Summary:Promise. Betrayal. Confession. Revenge. Tabitha and her four best friends all wear purity rings, symbols of the virginity-until-marriage pledge they made years ago. Now Tab is fifteen, and her ring has come to mean so much more. It’s a symbol of who she is and what she believes—a reminder of her promises to herself, and her bond to her friends. But when Tab meets a boy whose kisses make her knees go weak, everything suddenly seems a lot more complicated. Tab’s best friend, Morgan, is far from supportive, and for the first time, Tabitha is forced to keep secrets from the one person with whom she’s always shared everything. When one of those secrets breaks to the surface, Tab finds herself at the center of an unthinkable betrayal that splits her friends apart. As Tab’s entire world comes crashing down around her, she’s forced to re-examine her friendships, her faith, and what exactly it means to be pure. (from GoodReads)
I think that the author had really good intentions when writing Pure, but some of them got jumbled in the overall story, which has a messy plot at times. I enjoyed the book, but it definitely has its flaws.
Good things about Pure: after the beginning, I was able to get really involved in the story! I wanted to see what would happen between Tabitha and her new boyfriend and how the conflict between her and her friends would be resolved. I was looking forward to seeing Tabitha examine her own vow and seeing her come to terms with her friend Cara's decision was great. Tabitha was definitely one of the more mature characters in the book and I loved how she stood by her friend when everyone else dropped her. Also, Tabitha's boyfriend seemed like a genuinely sweet guy and she was lucky to have him.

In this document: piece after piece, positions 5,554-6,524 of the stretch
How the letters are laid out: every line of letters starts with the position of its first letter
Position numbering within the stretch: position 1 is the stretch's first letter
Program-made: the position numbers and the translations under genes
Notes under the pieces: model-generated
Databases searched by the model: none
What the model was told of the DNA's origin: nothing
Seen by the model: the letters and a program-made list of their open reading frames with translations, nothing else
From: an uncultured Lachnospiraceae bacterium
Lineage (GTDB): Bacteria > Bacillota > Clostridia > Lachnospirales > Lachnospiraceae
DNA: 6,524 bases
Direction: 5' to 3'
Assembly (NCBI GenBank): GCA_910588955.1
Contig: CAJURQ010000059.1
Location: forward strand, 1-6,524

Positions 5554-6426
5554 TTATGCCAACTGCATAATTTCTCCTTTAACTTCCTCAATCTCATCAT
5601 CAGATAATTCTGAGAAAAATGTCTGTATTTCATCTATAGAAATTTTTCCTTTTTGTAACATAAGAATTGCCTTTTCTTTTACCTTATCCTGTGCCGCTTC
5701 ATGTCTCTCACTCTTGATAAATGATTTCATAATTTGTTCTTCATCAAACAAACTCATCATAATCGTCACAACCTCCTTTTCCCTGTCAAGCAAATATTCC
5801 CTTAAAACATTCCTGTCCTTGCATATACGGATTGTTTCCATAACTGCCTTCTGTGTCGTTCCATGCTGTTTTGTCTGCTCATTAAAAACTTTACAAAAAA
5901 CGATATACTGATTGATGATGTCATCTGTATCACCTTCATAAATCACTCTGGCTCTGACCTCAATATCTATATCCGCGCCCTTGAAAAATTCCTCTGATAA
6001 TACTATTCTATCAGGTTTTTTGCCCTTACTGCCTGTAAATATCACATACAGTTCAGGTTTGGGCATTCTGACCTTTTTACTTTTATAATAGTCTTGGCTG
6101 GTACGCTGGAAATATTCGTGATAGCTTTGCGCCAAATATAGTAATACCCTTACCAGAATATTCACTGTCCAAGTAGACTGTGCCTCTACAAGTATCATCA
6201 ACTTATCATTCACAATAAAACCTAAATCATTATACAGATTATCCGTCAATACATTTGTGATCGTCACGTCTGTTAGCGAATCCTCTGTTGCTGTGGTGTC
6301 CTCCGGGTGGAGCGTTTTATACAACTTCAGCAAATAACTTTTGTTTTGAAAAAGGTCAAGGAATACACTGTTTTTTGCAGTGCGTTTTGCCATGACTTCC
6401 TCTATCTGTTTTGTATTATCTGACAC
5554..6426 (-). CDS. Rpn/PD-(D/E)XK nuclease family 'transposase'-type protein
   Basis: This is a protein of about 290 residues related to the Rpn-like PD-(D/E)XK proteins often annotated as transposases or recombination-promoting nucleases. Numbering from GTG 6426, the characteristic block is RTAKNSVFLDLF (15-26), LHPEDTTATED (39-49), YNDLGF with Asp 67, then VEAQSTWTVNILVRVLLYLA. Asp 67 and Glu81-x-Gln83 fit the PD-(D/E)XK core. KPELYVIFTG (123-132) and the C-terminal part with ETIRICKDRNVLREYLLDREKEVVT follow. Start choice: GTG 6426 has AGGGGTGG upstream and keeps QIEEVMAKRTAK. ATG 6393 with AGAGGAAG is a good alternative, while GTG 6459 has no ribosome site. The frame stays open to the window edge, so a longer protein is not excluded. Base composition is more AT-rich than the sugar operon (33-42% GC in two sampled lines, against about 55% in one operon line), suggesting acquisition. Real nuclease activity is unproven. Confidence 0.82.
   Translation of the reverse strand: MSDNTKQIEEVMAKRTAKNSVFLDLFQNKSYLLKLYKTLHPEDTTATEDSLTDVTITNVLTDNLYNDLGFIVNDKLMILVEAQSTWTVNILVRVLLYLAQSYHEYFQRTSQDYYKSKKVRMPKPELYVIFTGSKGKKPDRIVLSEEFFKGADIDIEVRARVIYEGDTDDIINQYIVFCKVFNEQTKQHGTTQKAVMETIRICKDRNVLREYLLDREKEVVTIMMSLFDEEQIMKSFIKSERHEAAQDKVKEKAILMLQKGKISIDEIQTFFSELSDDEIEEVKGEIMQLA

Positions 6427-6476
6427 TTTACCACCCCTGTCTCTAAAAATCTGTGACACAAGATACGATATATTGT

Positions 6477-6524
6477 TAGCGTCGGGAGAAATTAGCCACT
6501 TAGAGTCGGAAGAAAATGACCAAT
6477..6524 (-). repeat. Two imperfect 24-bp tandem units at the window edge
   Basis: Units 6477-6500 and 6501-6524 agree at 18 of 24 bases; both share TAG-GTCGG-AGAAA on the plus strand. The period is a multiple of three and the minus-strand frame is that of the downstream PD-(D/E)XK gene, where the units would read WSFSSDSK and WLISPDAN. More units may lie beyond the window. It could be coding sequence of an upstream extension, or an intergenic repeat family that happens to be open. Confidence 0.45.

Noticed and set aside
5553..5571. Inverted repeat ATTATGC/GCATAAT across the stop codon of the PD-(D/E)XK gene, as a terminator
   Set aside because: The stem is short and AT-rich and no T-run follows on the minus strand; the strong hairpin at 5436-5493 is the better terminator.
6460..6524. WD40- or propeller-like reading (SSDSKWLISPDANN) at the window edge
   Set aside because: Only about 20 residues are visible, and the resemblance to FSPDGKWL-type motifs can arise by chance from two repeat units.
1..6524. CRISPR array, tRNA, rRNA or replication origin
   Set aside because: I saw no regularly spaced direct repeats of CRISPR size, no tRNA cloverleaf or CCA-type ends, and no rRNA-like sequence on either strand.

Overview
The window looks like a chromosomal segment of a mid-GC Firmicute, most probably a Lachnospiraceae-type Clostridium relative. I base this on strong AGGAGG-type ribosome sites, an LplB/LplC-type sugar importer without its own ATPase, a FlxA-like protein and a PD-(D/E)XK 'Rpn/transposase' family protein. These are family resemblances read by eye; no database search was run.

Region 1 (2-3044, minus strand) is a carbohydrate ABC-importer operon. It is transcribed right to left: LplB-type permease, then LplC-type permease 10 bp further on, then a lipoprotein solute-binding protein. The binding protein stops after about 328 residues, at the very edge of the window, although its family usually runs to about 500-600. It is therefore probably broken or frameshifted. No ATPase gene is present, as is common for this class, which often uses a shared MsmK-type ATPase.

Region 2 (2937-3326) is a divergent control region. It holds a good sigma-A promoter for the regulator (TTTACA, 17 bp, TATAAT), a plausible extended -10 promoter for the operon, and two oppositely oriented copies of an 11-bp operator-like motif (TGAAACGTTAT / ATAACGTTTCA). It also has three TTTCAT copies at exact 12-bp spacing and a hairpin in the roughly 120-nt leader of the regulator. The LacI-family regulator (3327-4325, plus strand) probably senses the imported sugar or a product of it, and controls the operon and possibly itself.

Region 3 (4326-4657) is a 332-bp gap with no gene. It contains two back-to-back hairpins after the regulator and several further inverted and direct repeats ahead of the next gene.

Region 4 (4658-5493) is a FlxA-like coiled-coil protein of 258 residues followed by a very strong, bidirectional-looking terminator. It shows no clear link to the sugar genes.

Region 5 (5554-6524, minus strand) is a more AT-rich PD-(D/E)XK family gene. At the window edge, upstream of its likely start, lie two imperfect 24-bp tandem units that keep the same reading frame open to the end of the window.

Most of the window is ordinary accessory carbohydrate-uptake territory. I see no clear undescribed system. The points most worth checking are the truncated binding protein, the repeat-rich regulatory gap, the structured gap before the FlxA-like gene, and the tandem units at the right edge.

Like I said, I enjoyed the overall story but there were definitely things that were problematic in Pure. First, the summary is pretty misleading. Using words like "betrayal" and "revenge" makes it sound like we're in for a thriller and Pure was definitely tamer than I expected. Also I thought there would be moments when Tabitha questioned her own vow to be pure, especially now that she has a boyfriend. That is never brought up, though it should have been! Instead the story focuses on how Cara slept with her boyfriend and how it breaks their group of friends apart.
Tabitha's best friend Morgan was incredibly self-righteous and she is the reason why people can't stand ultra-religious people. She is supposed to be the foil to Tabitha's maturity but she was definitely annoying. In addition, I didn't like how the girls in the novel would use made up words and slang like "gah." I've never heard anyone say that so it's extremely unrealistic.
I mentioned before that the story was jumbled. A lot of sentences were very confusing and it seemed as though a thorough editing job was needed. I skipped a lot of the narration because it was unnecessary. I'm still not sure what the point of the novel was. To stand by your friends? To think for yourself? To be non-judgmental? Those were all preached but the novel is marketed as deciding what "pure" is. I don't think that question was answered.
If you're interested in the concept of purity rings and all that entails then I would recommend Pure but otherwise you might find something else more enjoyable.
Rating: 6 out of 10.
FTC: borrowed from the library.
2009/Simon Pulse/336 pages.